When the audience enters the auditorium the artist is already on stage, albeit in the shadows upstage left and therefore many audience members don’t spot her straight away. She is dressed in clobber designed by Vivienne Westwood but not as heavily made up as she is on the cover of the CD ‘In War and Peace, harmony through music’(2016). Clearly visible in the foreground, and naked from the waist up, sits a dancer on the floor, face down. A low hum can be heard through the sound system. This sets the serious and solemn mood of the concert. Unfortunately the audience starts to clap when the orchestra enters and that upsets the momentum temporarily. DiDonato has together with the film director Ralf Pleger created a kind of Gesamtkunstwerk in which voice, music, dance, costumes and lighting design are meant to come together. I have my doubts about the necessity of this concept. If DiDonato was a lesser singer I would perhaps welcome this approach, but I ‘d rather concentrate on her voice and watch the excellent orchestra than be distracted by a lone dancer and the occasional flickering lighting effects.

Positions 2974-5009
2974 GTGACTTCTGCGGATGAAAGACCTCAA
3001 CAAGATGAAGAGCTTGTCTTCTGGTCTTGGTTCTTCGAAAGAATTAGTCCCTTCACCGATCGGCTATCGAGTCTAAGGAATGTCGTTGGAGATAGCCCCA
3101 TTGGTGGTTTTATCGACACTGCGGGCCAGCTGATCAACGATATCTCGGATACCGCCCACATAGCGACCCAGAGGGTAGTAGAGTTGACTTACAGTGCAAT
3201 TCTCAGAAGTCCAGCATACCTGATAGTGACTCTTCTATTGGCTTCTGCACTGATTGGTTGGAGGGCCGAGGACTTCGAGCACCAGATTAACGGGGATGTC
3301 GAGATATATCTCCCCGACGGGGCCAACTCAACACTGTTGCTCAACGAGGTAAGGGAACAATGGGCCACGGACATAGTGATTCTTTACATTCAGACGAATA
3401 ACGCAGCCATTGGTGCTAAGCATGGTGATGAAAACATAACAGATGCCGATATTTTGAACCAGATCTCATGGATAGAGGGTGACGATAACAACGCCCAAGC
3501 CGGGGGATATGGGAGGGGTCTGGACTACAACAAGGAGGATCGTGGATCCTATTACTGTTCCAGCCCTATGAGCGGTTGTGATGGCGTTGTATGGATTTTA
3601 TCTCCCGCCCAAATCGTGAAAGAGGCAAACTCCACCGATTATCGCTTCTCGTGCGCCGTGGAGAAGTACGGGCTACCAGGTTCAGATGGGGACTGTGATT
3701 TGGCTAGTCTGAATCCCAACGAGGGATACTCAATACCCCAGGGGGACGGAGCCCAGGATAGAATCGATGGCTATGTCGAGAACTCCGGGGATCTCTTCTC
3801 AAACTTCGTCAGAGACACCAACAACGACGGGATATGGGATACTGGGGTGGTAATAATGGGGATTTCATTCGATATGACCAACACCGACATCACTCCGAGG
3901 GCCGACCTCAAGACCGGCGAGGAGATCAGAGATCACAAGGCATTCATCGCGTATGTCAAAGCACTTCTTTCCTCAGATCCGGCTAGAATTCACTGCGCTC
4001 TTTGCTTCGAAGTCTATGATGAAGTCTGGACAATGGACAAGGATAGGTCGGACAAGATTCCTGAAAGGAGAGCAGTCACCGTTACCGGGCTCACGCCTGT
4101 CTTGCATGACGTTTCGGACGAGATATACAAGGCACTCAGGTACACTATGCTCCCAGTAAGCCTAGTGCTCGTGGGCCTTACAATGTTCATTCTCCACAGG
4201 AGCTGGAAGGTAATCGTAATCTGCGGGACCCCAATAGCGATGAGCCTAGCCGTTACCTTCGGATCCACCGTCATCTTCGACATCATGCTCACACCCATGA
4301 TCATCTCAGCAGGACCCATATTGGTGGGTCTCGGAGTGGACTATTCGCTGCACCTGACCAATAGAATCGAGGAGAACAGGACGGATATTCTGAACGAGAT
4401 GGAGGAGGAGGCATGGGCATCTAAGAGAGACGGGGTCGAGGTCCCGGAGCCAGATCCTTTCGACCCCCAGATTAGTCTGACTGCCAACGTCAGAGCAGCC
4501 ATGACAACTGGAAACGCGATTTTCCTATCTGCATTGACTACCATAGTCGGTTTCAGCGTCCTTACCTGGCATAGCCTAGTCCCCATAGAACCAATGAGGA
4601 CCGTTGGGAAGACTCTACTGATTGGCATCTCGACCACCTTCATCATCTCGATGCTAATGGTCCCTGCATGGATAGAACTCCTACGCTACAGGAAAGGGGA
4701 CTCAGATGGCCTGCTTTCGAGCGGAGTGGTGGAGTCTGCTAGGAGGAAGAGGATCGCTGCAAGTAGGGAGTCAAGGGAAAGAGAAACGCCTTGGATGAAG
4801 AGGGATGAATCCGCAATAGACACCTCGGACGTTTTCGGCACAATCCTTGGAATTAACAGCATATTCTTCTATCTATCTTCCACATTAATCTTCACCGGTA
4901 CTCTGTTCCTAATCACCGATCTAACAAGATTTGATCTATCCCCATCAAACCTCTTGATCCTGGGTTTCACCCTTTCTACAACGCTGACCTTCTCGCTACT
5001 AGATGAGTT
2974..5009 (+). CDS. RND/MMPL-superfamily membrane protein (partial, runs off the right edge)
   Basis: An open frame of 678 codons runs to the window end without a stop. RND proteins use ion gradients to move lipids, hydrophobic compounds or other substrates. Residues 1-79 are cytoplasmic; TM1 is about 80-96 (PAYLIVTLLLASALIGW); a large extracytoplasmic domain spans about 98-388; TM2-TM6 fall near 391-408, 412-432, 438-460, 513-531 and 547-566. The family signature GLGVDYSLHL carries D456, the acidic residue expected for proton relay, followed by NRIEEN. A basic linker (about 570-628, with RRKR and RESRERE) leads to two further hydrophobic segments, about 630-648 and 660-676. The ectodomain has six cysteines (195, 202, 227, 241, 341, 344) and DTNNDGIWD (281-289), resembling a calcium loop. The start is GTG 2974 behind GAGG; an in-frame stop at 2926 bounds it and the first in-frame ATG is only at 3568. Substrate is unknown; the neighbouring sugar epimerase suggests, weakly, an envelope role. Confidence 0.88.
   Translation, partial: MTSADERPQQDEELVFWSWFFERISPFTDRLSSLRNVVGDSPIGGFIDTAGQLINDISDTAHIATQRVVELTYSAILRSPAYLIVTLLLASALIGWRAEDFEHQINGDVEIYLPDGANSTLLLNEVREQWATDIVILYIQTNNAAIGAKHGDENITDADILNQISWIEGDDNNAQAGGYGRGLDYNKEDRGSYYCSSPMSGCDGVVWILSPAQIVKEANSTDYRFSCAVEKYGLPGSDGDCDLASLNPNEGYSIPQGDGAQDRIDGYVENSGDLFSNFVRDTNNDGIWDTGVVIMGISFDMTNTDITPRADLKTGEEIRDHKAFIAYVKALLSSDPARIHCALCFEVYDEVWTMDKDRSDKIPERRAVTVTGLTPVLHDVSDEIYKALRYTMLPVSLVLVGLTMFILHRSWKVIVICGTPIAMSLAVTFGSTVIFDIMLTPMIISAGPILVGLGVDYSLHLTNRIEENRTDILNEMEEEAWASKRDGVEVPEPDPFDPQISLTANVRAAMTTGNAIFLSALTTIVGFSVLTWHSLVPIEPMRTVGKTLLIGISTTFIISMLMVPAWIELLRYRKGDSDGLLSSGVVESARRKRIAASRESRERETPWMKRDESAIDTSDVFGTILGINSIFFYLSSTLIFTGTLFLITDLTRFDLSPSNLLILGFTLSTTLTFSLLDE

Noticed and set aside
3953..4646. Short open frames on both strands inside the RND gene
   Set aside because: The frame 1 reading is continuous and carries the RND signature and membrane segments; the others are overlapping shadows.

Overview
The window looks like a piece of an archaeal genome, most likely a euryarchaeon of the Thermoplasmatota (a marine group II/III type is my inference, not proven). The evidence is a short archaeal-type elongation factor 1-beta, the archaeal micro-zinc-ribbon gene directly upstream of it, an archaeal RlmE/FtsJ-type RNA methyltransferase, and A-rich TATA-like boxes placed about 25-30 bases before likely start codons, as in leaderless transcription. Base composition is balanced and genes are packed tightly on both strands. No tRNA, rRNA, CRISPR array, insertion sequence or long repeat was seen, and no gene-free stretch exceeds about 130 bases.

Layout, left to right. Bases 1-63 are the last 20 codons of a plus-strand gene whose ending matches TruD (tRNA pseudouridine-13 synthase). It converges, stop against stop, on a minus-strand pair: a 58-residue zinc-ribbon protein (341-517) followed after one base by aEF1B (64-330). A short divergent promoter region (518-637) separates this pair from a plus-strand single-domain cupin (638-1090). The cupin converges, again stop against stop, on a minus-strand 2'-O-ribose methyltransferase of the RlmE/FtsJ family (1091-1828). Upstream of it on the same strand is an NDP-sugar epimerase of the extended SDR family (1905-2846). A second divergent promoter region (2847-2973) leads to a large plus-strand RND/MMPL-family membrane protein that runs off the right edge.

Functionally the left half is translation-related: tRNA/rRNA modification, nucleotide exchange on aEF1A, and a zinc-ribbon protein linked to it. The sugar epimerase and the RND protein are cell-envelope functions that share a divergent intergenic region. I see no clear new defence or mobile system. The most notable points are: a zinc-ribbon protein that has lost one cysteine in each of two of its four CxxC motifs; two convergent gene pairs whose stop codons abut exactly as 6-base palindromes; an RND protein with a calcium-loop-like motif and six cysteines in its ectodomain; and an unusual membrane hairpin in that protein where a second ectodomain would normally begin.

The recording of ‘In War and Peace’ features even (out of fifteen arias)  by Handel. In this concert she presented in total nine arias and a song (by Richard Strauss and not featured on the album). Six were composed by Handel.

The first half of the concert concentrated on five different heroines who are embroiled in deadly conflicts. The arias all deal in one way or another with war.

In the opening DiDonato flung herself into ‘Scenes of horror, scenes of woe’ aria from Handel’s oratorio Jephtha. The audience luckily cottoned on pretty quickly to the fact that they were not meant to clap after every song. There was a superb , slowly intensifying rendition of Henry Purcell’s ‘When I am laid in earth’. The mezzo-soprano turned this lament a few years ago into a tribute to victims of intolerance and injustice when she performed it in The Stonewall Inn, the famous gay bar in Greenwich Village.

Sitting on the stage she finished the first half of the concert with a very fine, pianissimo and lentissimo rendition of ‘Lascia, ch’io pianga mia cruda sorte’ (from the opera Rinaldo).

DiDonato can create magic out of thin air ©️Brooke Shaden
DiDonato can create magic out of thin air ©️Brooke Shaden

Throughout the concert Il pomo d’oro performed a number of instrumentals to allow DiDonato’s voice some rest in between arias. This was an opportunity for the orchestra (and the dancer) to shine. Il pomo d’oro play on period instruments and they mainly specialise in opera. Emilio de Cavalieri considered that his work Rappresentatione di anima, et di corpo (1600) was the very first opera and that was reason enough for the ensemble to give us the sinfonia from that work.